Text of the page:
Tipping points, sustainability overhaul, and business model design

When grand visions are presented on how business could develop sustainability into the mainstream, often the metaphor of Malcom Gladwell’s Tipping Point is used. The World Wildlife Fund’s (WWF) vice president of market transformation, Jason Clay, has worked out the most famous application of this theory to the domain of food and agriculture in relation biodiversity conservation. In short this work argues that there are 15 key commodities which impact biodiversity and that 70% of those key commodities are under influence of a limited group of 300-500 corporations. This fact underlies the foundation of the WWF’s theory of change for business enagement, where the WWF has selected to work on mainstreaming sustainability with the top 100 influential branding companies that control 25% of trade in key commodities. Through working with reputable brands, which have a high level of public exposure, WWF hopes to push the system to a tipping point in environmentally responsible global commodity production and trade by 2020.

In order to transform production practices for these commodities to be environmentally responsible, the WWF strategy proposes to work with product labeling backed by independent third party certification. The idea is that labeling will allow branding firms to profile themselves as responsible companies, and distinguish their value proposition from the conventional product. For farmers, the hypothesis is that environmentally responsible production practices, prescribed by certification schemes, entail lowering the use of costly pesticides and artificial fertilizers which burden the environment. In short, certification’s proposition is that the tipping point to mainstreaming sustainability will be reached by creating value for brands, and by reducing production costs for farmers.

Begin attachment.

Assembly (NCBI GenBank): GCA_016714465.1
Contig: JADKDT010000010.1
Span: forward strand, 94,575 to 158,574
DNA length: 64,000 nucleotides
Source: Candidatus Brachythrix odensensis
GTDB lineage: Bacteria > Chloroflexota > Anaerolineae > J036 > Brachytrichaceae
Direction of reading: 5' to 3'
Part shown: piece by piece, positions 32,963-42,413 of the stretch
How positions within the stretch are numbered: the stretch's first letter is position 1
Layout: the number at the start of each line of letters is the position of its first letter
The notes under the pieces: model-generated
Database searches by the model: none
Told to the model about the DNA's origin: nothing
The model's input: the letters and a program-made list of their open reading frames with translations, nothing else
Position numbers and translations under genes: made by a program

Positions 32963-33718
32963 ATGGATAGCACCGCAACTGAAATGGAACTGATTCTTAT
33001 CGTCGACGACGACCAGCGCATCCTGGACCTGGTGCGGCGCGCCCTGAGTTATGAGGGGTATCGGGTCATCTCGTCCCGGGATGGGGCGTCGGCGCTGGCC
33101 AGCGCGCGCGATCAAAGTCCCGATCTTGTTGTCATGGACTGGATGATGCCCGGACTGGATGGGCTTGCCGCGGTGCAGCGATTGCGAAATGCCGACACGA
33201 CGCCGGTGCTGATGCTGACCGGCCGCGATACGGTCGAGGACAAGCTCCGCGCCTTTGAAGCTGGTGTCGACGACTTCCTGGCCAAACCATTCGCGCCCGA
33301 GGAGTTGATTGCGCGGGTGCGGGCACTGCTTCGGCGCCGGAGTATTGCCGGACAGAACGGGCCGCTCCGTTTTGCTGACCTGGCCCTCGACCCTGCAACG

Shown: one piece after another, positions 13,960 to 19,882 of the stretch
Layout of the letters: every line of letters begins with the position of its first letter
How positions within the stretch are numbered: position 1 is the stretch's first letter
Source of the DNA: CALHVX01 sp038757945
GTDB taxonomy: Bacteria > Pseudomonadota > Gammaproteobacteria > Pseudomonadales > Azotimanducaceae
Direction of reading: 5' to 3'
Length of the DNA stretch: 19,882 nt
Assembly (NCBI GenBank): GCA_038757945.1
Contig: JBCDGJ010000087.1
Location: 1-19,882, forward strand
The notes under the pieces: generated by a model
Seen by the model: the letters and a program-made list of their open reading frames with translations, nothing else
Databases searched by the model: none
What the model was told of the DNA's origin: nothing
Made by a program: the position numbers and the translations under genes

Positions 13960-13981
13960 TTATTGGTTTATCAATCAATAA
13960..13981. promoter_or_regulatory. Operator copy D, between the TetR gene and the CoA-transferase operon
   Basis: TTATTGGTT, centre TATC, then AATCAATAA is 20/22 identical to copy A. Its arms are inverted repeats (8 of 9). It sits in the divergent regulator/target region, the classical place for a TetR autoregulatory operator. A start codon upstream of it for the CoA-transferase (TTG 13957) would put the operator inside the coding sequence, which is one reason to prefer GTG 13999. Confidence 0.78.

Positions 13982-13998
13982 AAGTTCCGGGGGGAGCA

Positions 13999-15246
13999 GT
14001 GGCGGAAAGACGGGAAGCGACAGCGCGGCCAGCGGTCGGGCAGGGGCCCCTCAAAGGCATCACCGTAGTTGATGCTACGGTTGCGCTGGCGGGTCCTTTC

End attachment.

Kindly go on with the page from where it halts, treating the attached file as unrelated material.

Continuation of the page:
Constraints in market transformation
This is certification’s promise, but the true effect is currently under much discussion. Research is working very hard on conducting impact evaluations on certification. Despite the fact that there is no convincing evidence yet of whether certification works or not, there are two tell-tale signs that certification alone won’t drive the system to its tipping point:

  1. certification is costly and the rate of return to producers is low. Certification entails making investments, changing management practices, and paying for auditing activities by expensive consultants. These are all costly activities. To stimulate producers to change their ways, the rewards of certification should be crystal clear, but the figures I’ve seen (unfortunately always off the record…) indicate towards a zero-to-no returns*.
  2. certification has to overcome this business model design flaw that currently contains most value capturing with the downstream corporations in the value chain. However, certification does not promote business model innovation to overcome this constraint in value distribution. To the contrary, certification schemes are designed in such a way that they can be used as a plug-in in existing business models.